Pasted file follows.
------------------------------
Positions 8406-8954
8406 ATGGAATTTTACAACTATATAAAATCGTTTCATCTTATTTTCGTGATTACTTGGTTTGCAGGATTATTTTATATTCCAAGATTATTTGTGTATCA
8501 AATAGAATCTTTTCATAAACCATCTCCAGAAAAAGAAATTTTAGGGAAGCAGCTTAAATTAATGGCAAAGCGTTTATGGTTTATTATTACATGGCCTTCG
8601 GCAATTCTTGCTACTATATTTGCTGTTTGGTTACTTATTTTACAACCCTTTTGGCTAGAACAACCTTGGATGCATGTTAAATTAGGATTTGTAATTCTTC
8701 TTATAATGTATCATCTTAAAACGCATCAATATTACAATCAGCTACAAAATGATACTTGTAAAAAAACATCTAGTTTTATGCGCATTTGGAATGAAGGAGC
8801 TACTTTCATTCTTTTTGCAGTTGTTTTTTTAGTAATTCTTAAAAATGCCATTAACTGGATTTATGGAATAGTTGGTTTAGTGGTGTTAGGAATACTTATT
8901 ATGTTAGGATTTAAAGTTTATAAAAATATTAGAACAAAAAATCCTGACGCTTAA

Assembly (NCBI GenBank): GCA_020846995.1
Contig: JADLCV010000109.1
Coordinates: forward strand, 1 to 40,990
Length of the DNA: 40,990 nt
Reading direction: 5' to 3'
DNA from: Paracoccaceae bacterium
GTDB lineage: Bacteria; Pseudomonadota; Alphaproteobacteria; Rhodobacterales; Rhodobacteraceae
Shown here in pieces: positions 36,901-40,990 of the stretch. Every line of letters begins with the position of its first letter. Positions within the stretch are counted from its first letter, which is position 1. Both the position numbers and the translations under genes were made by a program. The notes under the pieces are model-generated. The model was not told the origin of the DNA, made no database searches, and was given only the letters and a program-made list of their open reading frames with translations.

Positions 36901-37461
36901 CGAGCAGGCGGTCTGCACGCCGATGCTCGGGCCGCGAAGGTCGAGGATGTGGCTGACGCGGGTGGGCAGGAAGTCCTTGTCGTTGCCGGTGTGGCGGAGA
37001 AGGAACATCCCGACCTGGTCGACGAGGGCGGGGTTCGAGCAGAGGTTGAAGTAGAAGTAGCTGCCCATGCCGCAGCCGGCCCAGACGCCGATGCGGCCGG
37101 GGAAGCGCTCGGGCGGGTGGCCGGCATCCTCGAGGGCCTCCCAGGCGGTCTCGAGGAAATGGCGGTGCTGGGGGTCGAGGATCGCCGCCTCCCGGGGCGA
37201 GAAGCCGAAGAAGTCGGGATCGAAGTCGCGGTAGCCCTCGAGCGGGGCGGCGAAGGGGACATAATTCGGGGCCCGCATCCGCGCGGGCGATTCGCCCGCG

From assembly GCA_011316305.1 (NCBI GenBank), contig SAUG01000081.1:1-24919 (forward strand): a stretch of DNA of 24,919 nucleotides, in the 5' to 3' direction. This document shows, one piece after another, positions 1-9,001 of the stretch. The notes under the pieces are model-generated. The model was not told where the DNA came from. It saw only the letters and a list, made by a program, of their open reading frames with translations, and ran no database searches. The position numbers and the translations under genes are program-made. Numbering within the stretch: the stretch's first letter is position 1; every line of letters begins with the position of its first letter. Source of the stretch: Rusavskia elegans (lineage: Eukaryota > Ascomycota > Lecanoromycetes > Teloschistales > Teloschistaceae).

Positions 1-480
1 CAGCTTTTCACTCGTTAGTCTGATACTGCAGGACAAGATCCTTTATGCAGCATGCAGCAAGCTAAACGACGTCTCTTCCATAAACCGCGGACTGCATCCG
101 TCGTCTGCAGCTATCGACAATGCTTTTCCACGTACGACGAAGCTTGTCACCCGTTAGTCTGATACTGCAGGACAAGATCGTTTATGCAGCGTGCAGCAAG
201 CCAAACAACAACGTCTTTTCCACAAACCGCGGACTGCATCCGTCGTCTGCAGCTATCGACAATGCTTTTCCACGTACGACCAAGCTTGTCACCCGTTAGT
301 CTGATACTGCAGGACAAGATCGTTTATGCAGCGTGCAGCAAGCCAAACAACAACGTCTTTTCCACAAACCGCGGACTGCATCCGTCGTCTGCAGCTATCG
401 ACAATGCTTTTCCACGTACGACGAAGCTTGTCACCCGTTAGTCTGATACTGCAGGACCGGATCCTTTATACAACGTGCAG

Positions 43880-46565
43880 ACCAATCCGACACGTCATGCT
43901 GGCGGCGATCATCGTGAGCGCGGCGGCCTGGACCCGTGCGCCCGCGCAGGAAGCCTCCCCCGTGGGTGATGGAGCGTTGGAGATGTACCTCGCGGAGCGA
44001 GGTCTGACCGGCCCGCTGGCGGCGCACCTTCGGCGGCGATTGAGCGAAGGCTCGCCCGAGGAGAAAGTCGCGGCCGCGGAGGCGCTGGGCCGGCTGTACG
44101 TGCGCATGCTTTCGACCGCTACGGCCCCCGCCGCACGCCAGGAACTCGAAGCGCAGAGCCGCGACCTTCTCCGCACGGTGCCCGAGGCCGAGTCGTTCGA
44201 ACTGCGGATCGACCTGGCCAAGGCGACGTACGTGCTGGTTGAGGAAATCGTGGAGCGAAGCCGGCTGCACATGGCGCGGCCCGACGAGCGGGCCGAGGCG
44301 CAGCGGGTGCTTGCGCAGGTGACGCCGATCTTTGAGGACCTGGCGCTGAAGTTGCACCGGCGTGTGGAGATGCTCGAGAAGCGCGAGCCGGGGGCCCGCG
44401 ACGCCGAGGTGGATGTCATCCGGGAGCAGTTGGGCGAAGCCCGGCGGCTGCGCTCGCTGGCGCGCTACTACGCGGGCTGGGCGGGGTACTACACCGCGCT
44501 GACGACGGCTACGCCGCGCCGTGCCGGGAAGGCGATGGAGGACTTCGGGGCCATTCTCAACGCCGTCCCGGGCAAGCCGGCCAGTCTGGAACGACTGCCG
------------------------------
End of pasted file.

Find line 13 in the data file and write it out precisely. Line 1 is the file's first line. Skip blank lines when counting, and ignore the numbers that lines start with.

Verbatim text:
DNA from: Paracoccaceae bacterium